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To get a grasp of the market for beer in Colombia, let’s first look at the country context. Colombia has been somewhat of a melting pot culturally throughout its history, and again more recently with political issues in nearby countries such as Venezuela. Bogotá is one of the leading cities in the continent when it comes to multinational companies and job opportunities. The more recent history within the country has unfortunately put in on the map for the wrong reasons, though change has been radical over the past 15-20 years and it is fast becoming a popular (and safer) destination for tourists and travellers.
Such a mix of people makes for intriguing diversity in the party scene across the country – spanning from salsa capital of the world, Cali, modern cities like Medellín and up to the vibrant Caribbean coast of Cartagena. When it comes to drinking, Colombians love their beer, rum and of course the local gem that is Aguardiente. Whilst not to everyone’s taste, it wouldn’t feel like a proper Colombian party without it. Beer in Colombia is interesting compared with the rest of the continent, I’ve selected my key take-outs and ideas that might be replicable in other markets.
Refajo: Giving Radler a run for its money
Cola y Pola was one of the more interesting beer brands to be found in Colombia, with a great story of heritage and an interesting take on the beer-mix category. This is a category which is generally dominated by radler beers in large parts of the world (as well as the spirit-beers or ‘speers’ such as Desperados and Cubanisto). A beer of German origin – ‘radler’ is the German word for ‘shandy’ – they became all the rage across Europe over the past few years. At one point, every major beer brand was launching or looking into launching a radler variant for themselves. It was the perfect answer to a number of problems being faced:
1. Attracting non-beer drinkers to the category (notably females)
2. Offering a lighter, more refreshing beer for summertime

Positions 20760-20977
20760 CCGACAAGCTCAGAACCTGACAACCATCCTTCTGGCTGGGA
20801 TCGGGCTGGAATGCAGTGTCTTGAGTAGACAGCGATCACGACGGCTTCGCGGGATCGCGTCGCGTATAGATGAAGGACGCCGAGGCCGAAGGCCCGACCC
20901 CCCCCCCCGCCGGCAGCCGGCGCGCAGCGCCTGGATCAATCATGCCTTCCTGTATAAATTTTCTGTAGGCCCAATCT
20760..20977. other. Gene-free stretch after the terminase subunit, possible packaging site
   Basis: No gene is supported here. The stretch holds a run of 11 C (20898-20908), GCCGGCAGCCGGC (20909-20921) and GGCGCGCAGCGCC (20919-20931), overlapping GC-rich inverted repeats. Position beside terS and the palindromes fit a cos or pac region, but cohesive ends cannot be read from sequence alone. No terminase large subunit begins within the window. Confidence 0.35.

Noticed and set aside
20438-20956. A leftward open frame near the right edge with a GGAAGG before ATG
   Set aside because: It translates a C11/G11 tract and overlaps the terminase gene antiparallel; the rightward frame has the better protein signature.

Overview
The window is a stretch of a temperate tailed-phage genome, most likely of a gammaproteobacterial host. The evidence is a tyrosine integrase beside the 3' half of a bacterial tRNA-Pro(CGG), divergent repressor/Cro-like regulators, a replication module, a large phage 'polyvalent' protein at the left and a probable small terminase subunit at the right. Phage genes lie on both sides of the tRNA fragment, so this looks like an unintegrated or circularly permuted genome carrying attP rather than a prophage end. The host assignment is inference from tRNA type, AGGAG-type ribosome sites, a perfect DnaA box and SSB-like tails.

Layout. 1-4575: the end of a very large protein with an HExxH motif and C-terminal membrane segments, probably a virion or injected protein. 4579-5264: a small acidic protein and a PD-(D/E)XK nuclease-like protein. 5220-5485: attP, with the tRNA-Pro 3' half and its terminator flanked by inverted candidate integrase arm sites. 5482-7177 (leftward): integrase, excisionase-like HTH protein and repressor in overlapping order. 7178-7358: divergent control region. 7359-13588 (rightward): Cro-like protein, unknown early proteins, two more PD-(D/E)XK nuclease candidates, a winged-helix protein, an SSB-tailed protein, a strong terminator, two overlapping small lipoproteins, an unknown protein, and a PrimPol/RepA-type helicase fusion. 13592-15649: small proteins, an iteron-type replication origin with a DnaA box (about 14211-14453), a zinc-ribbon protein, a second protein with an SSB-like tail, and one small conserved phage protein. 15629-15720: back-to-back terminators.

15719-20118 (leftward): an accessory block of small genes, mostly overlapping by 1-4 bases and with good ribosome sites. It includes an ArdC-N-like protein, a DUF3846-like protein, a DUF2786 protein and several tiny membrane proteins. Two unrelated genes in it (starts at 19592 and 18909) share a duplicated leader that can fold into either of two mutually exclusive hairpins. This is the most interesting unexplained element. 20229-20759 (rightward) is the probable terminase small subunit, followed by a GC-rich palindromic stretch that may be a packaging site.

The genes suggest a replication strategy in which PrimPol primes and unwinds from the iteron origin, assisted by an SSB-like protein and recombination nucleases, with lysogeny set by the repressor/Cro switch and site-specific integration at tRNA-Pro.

3. Providing a lower ABV variant amidst increasing importance of ‘Drink Responsibly’ campaigns and alcohol brands’ role in responsible drinking.
Mixing beer with a little lemonade tackles all three areas above head-on – it’s sweeter, it’s more refreshing and it’s half the strength.
In Colombia, however, mixing beer with lemonade is a relatively unheard-of phenomenon; and it is Refajo that addresses the same issue. Refajo is most typically a mix of lager and Colombiana – a fizzy soft drink popular in the country – although it is open to a little interpretation in the type of beer and ‘gaseosa’ used. Cola y Pola is one of the most popular brands to buy the product pre-mixed; which translates as Cola and Beer.
Pola is slang for beer in Colombia, originating from the nickname of Policarpa Salavarrieta; a female revolutionary who spied against the Spanish and was a huge figure in the gaining Colombian independence. Bavaria brewery used to have a beer called La Pola and although this no longer exists, the term has stuck and going for a couple of ‘polas’ is a much-heard phrase as the work day draws to a close. Could a Refajo like Cola y Pola work in a more mature beer market like Europe? Judging by the taste, it doesn’t seem like it would be too much of a risk for major beer providers to trial – although the name would likely need a little work!
Brand-building for BBC: Winning through independent outlets
Not the BBC as you might know it, but Bogotá Beer Company has the same level of reach across the Colombian capital. Not only does the brand have some great beers, named after parts of Bogotá and the surrounding area, but what is especially interesting about BBC is the sheer number of outlets they have. From the cosy and intimate ‘BBC Bodegas’ to larger pub-style beer gardens and even food truck courtyards, you can barely walk a block or two around the city without bumping into one of their outlets.